California may see record spending by visitors in 2011

Thanks to a jump in tourism, visitor spending in the Golden State may hit a record this year, with continued growth in 2012.

By the end of the year, domestic and international visitors to California will have spent $104.4 billion, a 10% increase over last year, according to a forecast released Monday by Tourism Economics, a consulting firm in Pennsylvania. The forecast was commissioned by Visit California, the state’s tourism board.

Travelers to California spent $95.1 billion in 2010, but the state this year is expected to exceed the $100-billion mark for the first time, thanks to continued growth in domestic travel and a surge in international travel to the state.

The forecast is the latest sign that the tourism industry has rebounded from the recession, said Dan Mishell, director of research for the tourism board. “We are also outpacing the country as a whole.”


Mishell said California has bounced back faster than other states because it offers more choices for activities and attractions. California also draws many international visitors who want to experience the state’s unique “attitude and lifestyle,” he added.

Overall visitation numbers to California are expected to be up 4% in 2011 compared with last year. That includes 6.9% growth in international visitors, including strong growth from Mexico and Canada, and a 9% increase in overseas visitors, particularly from such countries as China, France and Australia, according to the report.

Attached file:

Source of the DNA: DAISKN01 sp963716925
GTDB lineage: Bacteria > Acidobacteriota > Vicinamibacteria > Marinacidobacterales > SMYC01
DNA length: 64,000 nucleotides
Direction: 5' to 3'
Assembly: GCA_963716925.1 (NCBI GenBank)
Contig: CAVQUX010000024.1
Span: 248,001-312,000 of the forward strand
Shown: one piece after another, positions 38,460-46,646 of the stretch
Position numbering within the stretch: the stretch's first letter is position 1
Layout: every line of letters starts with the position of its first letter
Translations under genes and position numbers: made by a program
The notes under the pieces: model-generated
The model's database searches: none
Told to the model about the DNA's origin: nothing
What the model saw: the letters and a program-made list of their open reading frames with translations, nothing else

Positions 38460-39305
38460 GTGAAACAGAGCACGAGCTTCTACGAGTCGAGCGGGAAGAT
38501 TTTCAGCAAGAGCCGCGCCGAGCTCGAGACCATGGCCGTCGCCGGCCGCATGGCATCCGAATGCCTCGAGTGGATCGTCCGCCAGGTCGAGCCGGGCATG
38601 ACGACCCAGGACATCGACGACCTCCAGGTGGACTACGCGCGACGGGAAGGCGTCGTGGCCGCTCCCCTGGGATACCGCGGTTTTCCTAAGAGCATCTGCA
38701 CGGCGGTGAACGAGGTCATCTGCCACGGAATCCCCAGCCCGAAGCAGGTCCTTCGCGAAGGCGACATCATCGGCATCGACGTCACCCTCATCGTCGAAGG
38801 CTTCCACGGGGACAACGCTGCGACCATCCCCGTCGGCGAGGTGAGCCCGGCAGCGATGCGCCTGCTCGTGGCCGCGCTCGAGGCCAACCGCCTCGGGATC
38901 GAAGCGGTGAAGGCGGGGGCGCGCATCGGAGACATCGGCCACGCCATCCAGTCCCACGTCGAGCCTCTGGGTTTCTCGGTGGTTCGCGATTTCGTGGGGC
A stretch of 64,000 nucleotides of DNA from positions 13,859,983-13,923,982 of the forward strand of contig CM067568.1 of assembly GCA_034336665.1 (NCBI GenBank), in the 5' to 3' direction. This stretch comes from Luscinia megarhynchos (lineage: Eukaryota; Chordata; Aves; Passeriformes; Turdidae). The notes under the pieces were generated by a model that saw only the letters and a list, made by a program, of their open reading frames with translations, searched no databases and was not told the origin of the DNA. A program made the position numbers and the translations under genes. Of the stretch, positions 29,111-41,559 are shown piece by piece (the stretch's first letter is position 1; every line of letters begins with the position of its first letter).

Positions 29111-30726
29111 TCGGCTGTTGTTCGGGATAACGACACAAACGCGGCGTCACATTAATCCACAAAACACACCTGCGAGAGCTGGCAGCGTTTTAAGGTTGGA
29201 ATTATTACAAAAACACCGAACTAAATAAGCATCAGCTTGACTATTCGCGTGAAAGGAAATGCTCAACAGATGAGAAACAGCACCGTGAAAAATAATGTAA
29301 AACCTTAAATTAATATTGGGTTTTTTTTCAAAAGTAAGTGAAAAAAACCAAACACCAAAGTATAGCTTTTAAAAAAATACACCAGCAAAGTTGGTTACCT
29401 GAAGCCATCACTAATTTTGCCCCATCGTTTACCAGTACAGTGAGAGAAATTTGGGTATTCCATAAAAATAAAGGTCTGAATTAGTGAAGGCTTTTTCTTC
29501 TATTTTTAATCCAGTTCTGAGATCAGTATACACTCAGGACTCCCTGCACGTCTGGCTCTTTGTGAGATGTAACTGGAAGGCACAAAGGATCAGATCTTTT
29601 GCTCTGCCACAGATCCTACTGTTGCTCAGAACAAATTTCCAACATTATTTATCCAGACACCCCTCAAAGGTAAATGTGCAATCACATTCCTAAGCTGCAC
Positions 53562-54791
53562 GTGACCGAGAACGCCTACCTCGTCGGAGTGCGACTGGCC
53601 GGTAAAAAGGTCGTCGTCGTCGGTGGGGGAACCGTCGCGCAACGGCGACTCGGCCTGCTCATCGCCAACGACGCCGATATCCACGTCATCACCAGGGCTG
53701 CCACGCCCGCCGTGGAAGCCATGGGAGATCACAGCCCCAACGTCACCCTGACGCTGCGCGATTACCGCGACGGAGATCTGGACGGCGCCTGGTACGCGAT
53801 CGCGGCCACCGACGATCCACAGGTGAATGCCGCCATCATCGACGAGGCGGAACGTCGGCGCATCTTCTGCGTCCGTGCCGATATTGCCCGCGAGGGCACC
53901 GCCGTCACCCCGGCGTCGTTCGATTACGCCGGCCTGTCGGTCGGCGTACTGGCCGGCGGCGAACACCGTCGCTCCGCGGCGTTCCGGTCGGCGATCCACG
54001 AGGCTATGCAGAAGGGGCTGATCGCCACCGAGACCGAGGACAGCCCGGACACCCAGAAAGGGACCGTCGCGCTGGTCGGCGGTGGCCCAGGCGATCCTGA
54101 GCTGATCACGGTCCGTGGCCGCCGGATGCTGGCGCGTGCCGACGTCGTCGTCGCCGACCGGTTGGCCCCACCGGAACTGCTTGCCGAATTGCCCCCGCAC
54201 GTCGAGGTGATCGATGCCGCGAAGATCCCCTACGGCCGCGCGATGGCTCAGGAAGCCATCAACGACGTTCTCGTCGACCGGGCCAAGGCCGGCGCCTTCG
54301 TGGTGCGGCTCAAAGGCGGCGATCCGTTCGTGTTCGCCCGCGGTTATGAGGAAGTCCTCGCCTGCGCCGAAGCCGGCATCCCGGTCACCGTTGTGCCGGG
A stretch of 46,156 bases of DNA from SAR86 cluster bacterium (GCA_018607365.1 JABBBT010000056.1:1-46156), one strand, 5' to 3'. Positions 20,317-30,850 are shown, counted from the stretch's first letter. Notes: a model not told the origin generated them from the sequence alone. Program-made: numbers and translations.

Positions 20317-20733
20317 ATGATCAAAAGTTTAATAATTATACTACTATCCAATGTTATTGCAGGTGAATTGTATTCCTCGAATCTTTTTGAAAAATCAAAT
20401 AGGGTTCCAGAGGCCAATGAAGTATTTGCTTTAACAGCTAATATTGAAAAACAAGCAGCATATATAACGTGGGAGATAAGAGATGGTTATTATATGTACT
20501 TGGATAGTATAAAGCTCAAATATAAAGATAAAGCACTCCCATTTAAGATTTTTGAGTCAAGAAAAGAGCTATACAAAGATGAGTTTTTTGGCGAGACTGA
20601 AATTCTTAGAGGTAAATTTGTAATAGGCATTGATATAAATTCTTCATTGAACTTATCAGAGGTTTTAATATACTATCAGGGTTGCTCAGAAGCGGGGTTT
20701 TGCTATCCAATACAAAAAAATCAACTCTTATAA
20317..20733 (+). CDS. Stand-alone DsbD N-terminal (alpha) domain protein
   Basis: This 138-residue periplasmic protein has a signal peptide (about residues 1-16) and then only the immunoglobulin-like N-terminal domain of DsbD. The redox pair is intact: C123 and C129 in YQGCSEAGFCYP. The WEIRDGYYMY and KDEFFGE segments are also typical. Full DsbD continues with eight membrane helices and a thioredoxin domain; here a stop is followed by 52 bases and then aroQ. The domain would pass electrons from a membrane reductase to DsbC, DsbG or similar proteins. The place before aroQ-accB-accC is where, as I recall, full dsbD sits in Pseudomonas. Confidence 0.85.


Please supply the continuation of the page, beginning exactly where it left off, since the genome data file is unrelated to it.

Overseas visitors are valued in the tourism industry because they typically stay longer and spend more money than domestic visitors.

The economic forecast predicts visitor spending will continue to grow, reaching $110 billion in 2012 and $115 billion in 2013. Still, the report warned that the economic future of the travel and tourism industry remains cloudy.


“The low level of confidence, the loss of wealth due to the stock market declines and the high degree of uncertainty suggest that the near-term outlook for consumer spending in the U.S. remains subdued,” the report said.

The report also suggested that California has been able to take advantage of its geographic location to draw high-spending visitors from Asia, especially China and South Korea.

The state’s travel-related employment in 2011 is expected to reach 890,000 jobs, or about 4% of total employment, the report said.